Debt isn’t glamorous no matter how Sex and the City portrayed it.
Carrie, deciding to indulge in some emotional spending in one episode pops into Dolce and Gabbana, tries on a pair of shoes and seemingly without any thought hands over her credit card. Said credit card promptly gets cut up by the cashier as it is declined, supposedly because she is up to her credit limit and the balance is overdue.
A credit card bearing friend pays for the shoes and Carrie waltzes out, patting herself on the back for knowing the only words in the Italian language that count, Dolce and Gabbana.
She literally does not bat an eyelid over the fact she has just apparently found out she has an overdue credit card about to cost her a truckload of interest.
Debt is often described as “Bad debt” or “Good Debt”. This is debatable as the bottom line in either case is whether or not it is affordable debt as a starting point.
But the definition of bad versus the good debt is used to differentiate debt that adds income earning assets into our lives, or at least provides us with an asset that may increase in value, and debt that is used for pure consumption.
I’m sure you can guess which is which. Clearly Carrie couldn’t and throughout every episode of Sex in the City continued to treat debt as the inconvenient side effect of her spending habit.
A man is not a plan, have your own money
“There is no one who would guarantee you the security, financial independence, and the lifestyle you want except yourself.” Haisah Aisya Joohary
I think looking back on the brief bits of episodes that I did see, the one thing that really irritated me was that Carrie worried about finding her true love more than she worried about taking care of what should have been her first love. Herself.
Providing for ourselves financially is the ultimate form of self-care for any woman.
A man is not a financial plan, neither are our friends, our families or even our hope of winning the lottery.
There is a wonderfully powerful quote that I don’t know the author of, I’m paraphrasing here but it says something along the lines of, “may we all know financially independent women, be financially independent women and raise financially independent women”.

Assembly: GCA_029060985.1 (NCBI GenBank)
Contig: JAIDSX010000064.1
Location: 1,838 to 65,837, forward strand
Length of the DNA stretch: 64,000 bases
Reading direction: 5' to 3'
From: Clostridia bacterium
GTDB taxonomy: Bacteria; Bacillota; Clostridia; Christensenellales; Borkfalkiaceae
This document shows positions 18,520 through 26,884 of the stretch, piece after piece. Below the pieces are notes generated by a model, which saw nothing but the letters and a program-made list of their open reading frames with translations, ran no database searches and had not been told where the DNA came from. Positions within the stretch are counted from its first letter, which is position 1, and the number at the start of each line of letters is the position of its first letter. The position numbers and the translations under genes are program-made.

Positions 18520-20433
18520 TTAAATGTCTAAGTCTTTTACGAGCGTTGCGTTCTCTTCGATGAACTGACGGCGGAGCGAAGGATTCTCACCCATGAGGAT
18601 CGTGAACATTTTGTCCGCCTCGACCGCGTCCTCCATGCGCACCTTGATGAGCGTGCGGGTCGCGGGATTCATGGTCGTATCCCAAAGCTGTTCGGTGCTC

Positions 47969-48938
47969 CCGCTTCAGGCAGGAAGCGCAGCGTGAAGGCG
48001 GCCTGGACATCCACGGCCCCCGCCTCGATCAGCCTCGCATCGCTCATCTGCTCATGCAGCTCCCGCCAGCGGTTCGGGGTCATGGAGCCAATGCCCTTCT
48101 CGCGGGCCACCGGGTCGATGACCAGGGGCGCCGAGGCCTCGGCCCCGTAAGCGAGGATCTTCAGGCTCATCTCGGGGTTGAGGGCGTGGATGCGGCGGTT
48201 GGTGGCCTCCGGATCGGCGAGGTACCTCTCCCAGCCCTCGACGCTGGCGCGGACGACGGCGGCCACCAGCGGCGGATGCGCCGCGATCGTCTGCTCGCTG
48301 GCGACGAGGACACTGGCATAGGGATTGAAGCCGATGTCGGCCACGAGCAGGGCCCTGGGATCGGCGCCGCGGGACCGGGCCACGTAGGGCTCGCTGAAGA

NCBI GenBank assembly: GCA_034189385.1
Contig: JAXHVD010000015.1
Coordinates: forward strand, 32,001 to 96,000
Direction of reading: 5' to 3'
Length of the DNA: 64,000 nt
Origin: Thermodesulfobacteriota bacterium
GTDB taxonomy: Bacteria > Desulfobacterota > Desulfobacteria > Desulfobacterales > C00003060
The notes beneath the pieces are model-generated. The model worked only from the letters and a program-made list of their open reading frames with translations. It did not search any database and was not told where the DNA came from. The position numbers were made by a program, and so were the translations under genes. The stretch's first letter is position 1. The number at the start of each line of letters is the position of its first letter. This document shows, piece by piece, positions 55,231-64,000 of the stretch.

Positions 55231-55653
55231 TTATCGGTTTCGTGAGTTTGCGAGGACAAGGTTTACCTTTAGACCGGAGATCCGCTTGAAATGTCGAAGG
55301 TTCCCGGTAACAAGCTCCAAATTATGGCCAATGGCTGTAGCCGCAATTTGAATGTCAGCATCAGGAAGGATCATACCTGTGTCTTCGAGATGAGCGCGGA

Women were prevented for centuries from being such women. Because it would give us a tool to use our power. A power that men feared.
Ironically as more and more women have become financially empowered it Is very evident that the power we wield is being used by us, not for our own self-indulgence or selfish pursuits, but to make positive changes in the world.
Barbara Bush said “To empower a woman is to empower her children, her family and her community”, she went on to add that our smartest investment is in women. So make your smartest investment, now, from today, invest in your own financial future and independence.
Have a financial vision and achievable goals to build it
“The future does not get better by hope, it gets better by plan. And to plan we need goals” Jim Rohn
And the Carrie Bradshaw version;
“Every year the women of New York leave the past behind and look forward to the future… this is known as fashion week”.
Carrie didn’t have a financial plan whatsoever. And while it seemed all trendy and full of “joie de vivre” the reality is if we don’t have a financial plan we are going to end up in a financial destination which is very uncool and far from the glam lifestyle of Sex and the City.
Life is all about changing the things we can and making us resilient for those things that we can’t change.
The truth is there is nothing sexy or stylish about battling financially because of poor money choices.
Timeless elegance comes from being financially confident and empowered. From knowing we have choices and when life surprises us, being able to pivot and be flexible because we have built solid money habits and supportive financial structures as we work towards achieving our goals and creating our financial vision.